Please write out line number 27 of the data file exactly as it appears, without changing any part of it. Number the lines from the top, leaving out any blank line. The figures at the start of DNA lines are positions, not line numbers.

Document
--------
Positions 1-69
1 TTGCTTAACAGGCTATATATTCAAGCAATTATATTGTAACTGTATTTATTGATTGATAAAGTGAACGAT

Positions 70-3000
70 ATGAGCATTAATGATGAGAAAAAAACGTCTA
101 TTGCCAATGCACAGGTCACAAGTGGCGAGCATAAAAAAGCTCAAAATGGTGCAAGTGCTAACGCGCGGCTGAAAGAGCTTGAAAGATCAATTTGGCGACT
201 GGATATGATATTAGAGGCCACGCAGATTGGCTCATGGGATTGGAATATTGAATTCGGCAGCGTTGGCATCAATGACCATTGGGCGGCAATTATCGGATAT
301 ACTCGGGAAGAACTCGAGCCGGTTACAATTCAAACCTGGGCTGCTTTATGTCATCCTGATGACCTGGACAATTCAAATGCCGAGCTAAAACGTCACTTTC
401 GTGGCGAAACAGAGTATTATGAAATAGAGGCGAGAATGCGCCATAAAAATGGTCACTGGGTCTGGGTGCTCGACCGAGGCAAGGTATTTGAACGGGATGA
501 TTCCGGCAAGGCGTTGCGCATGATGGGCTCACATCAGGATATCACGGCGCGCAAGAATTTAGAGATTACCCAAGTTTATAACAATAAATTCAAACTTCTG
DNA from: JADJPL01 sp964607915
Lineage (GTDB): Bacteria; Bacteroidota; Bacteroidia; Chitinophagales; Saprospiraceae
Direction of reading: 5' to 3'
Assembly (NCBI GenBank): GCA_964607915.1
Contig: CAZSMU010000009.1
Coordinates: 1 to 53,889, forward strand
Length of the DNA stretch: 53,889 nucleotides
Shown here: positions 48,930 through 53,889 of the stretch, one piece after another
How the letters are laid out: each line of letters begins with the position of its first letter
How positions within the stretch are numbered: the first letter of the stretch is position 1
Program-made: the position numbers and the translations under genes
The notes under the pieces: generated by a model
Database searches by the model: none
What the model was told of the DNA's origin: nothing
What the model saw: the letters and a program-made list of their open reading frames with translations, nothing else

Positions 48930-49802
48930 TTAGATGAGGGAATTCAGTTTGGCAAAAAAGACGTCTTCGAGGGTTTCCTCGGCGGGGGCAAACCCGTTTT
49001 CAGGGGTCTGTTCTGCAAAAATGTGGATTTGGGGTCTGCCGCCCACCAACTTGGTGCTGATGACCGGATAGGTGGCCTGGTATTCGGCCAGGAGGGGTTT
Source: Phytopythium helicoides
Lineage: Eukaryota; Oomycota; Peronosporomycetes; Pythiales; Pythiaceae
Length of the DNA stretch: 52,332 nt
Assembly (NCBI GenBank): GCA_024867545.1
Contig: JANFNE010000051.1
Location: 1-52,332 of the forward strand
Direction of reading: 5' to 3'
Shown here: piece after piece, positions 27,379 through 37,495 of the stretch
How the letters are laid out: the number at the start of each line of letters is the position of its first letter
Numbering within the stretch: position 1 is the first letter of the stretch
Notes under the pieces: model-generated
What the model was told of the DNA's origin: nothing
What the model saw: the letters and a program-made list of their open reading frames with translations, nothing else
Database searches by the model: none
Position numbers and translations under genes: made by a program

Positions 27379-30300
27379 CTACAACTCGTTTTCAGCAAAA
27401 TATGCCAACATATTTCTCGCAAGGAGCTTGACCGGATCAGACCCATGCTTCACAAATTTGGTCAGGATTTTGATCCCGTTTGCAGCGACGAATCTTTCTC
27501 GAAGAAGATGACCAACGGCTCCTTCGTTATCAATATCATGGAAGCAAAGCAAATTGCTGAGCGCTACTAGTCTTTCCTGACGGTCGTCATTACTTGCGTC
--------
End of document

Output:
49001 CAGGGGTCTGTTCTGCAAAAATGTGGATTTGGGGTCTGCCGCCCACCAACTTGGTGCTGATGACCGGATAGGTGGCCTGGTATTCGGCCAGGAGGGGTTT